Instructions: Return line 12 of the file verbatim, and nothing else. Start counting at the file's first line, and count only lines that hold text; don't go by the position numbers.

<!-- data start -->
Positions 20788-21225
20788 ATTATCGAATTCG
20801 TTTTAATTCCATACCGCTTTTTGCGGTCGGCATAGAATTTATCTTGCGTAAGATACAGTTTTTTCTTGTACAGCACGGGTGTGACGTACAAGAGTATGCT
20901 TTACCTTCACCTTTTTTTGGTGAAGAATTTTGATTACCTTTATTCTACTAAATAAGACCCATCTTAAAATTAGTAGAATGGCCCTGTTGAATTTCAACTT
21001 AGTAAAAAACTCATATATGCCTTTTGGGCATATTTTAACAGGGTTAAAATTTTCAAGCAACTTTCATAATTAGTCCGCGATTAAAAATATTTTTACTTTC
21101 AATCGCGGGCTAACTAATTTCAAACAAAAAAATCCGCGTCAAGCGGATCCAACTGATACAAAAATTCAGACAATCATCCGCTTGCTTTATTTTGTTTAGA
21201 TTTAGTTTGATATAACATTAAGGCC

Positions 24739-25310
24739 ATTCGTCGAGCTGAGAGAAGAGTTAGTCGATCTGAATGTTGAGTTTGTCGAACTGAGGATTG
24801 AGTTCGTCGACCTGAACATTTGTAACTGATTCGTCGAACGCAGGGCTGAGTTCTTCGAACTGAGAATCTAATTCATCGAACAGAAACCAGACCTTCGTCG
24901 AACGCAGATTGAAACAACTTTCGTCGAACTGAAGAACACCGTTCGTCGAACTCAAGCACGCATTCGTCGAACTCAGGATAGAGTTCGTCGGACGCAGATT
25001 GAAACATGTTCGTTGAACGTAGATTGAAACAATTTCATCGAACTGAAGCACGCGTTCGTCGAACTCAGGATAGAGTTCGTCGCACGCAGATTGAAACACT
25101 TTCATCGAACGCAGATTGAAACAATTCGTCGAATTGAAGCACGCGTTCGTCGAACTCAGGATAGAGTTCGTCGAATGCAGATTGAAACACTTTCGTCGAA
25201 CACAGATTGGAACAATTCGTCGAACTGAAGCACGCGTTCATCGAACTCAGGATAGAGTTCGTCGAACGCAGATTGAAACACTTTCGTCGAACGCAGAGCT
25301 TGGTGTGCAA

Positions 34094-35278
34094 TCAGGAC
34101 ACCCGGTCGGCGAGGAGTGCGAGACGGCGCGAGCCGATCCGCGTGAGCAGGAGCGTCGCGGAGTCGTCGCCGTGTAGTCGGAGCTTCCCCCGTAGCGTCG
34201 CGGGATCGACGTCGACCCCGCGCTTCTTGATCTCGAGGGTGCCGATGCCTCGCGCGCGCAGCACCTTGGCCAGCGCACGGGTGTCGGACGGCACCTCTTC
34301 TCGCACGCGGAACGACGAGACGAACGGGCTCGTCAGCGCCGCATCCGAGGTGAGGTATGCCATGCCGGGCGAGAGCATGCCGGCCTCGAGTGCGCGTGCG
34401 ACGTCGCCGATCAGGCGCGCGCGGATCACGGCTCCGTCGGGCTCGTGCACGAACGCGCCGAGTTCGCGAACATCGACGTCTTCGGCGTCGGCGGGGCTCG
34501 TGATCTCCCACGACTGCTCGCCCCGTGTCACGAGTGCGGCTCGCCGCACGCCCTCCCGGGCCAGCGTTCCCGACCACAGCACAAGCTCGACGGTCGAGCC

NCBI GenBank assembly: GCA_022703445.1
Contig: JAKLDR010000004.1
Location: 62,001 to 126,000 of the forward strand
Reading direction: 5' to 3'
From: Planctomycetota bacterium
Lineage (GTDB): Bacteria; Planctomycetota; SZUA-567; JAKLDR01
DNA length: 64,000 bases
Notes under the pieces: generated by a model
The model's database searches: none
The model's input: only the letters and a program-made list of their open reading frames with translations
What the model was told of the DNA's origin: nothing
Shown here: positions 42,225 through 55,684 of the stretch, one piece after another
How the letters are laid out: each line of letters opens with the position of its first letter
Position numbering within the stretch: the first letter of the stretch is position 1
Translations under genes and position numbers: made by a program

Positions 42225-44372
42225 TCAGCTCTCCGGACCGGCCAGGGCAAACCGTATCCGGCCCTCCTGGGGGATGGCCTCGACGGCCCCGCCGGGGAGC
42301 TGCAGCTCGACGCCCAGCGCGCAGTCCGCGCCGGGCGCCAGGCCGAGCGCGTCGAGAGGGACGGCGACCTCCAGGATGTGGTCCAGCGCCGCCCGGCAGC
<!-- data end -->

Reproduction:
25001 GAAACATGTTCGTTGAACGTAGATTGAAACAATTTCATCGAACTGAAGCACGCGTTCGTCGAACTCAGGATAGAGTTCGTCGCACGCAGATTGAAACACT